About a half-hour later, thousands of children wearing neon hats and waving neon wands oohed and aahed as they watched 18 minutes and 52 seconds of electronically launched fireworks.
“The grand finale is the best part,” Dillon McTernan said, alongside his wife, Mandy, and 5-year-old son, Dillon Jr.
While the Fort Gordon Independence Day extravaganza has become a staple in the Augusta area, the 2013 showing was a marvel in itself, as Fourth of July celebrations at military installations around the country have recently become the latest casualty of sequestration.
Annual events at the Camp Lejeune Marine Corps Base and the Army’s Fort Bragg – both in North Carolina – were canceled this year, as well as the celebration at the Marine Corps Logistics Base in Albany, Ga.
The reason is money – namely the lack of it.
The failure in Washington to follow up a 2011 budget pact with additional spending cuts meant $85 billion across-the-board cuts that began in March. Budgets tightened, the military took a major hit and many federal workers absorbed pay cuts through forced furloughs.
The good news for Fort Gordon is community events, such as the Independence Day celebration, are designed to be self-sustaining, meaning they rely on funds from the post’s Directorate of Family, Morale, Welfare and Recreation – not federal money from the installation’s operating budget.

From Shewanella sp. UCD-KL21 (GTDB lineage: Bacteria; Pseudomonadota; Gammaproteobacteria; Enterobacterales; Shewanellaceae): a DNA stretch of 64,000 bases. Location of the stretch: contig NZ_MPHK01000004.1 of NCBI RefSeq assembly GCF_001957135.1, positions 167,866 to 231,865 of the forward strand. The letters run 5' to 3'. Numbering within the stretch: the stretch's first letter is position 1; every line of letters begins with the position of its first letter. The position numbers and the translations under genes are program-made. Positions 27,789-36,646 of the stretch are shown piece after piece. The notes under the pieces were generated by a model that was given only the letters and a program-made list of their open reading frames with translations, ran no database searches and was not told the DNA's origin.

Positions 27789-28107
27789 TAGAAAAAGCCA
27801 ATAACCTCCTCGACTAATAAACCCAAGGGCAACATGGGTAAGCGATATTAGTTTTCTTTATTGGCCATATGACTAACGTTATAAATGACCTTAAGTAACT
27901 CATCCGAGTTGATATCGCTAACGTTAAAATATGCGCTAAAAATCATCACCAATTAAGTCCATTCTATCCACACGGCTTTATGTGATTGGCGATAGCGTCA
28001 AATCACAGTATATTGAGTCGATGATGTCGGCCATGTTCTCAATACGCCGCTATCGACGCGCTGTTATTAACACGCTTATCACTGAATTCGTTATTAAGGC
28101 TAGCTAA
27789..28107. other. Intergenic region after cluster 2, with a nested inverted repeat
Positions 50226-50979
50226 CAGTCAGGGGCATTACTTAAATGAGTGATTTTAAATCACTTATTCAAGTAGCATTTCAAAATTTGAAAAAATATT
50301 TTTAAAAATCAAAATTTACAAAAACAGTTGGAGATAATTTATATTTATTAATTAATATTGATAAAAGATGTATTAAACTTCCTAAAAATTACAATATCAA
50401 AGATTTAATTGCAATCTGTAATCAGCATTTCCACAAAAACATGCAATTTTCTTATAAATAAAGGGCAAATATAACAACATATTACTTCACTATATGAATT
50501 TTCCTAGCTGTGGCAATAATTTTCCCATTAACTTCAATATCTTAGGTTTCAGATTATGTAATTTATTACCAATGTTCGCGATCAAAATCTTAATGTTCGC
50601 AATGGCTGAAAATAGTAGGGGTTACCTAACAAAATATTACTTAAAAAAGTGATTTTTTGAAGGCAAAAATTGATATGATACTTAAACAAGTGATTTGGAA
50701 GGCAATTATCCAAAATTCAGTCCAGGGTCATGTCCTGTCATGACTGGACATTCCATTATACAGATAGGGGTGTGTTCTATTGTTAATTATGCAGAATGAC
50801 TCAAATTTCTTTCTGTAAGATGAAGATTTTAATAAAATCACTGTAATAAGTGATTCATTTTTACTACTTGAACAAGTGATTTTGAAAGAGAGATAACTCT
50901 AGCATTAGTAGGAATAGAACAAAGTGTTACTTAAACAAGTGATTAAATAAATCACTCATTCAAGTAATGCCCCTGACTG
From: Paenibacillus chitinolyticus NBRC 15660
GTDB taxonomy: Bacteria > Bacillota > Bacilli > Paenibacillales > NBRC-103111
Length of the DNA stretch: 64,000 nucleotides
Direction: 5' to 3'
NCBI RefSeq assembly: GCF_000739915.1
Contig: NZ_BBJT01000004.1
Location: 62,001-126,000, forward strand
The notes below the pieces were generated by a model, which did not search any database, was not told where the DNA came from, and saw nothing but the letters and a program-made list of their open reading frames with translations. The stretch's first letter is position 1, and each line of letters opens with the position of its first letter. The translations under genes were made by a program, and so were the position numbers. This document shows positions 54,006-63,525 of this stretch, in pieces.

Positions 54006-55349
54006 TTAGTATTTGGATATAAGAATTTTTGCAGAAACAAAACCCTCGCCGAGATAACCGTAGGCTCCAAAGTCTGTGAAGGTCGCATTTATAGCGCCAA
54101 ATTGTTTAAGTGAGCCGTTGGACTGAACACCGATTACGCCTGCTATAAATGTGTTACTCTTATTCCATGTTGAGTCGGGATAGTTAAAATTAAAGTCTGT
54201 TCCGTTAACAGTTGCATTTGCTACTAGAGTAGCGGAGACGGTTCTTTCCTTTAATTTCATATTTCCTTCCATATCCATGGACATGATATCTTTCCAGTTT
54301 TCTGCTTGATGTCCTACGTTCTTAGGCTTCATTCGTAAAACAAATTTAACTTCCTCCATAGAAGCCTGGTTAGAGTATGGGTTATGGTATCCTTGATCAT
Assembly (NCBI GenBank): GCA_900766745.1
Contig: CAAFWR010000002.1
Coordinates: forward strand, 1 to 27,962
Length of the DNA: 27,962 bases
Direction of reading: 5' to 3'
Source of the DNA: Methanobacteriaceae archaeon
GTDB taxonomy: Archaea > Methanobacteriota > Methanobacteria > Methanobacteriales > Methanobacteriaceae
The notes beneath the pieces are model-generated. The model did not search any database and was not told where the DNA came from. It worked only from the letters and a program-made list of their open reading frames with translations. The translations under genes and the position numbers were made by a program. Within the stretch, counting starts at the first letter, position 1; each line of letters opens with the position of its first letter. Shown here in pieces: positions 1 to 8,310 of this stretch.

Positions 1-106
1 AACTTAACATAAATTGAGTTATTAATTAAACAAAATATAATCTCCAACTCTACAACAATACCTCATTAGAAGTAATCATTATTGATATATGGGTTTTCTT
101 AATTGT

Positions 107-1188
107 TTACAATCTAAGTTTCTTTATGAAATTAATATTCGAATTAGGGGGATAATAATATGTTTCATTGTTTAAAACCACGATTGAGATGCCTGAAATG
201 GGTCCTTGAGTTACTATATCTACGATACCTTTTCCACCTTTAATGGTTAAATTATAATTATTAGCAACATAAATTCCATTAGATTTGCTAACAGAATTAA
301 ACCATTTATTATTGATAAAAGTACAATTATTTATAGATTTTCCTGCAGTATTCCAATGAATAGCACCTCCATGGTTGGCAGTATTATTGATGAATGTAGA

Income from commercial sponsors, carnival operators, food and beverage sales and other vendors cover almost all of the costs. In 2012, as in most years, Fort Gordon’s festivals generated a small profit.
Officials estimate the cost to put on the events was $223,000 in 2011 and $221,000 last year. Each year reportedly recorded profits of about $42,000 in 2011 and $37,000 in 2012.
“For many families in the surrounding area, the Fourth of July is the one trip they make a year to Fort Gordon,” said James Green, the director of Family, Morale, Welfare and Recreation at Fort Gordon. “It’s an opportunity for us to build a sense of belonging in the community and show our appreciation for local support.”
Early morning cloud cover worried fort officials, but Green said commanders knew they were good around 4:30 p.m., when the weather cleared. As insurance, post officials monitored all lightning activity within a 10-mile radius of Fort Gordon using technology provided by the National Oceanic and Atmospheric Administration.
“It was definitely one of the cooler celebrations we’ve had,” Green said.
Despite the weather, officials estimated it drew close to its annual turnout of 20,000 spectators on Barton Field, where more than 60 vendors and carnival attractions set up, and around an extra 10,000 to 15,000 in nearby fields and parking lots.
June Barricklow Simpson, a retired employee of the Eisenhower Army Medical Center, and her cousin, Timothy Smith, used to watch the display from a distance. However, this year they decided to come down on the field to reunite with the post where Simpson met her husband, a deceased Army veteran, in 1960 and get a live view of the Army Signal Corps Band and a closer look at the fireworks.
“It’s a mega show,” Smith said.
The highlight of the night, though, was service members, many of whom walked around for locals to get to know by name.
“We do not get to see civilians on a daily basis,” said Pvt. Joshua Ivory, a soldier in training since April. “It was nice that we all could celebrate together.”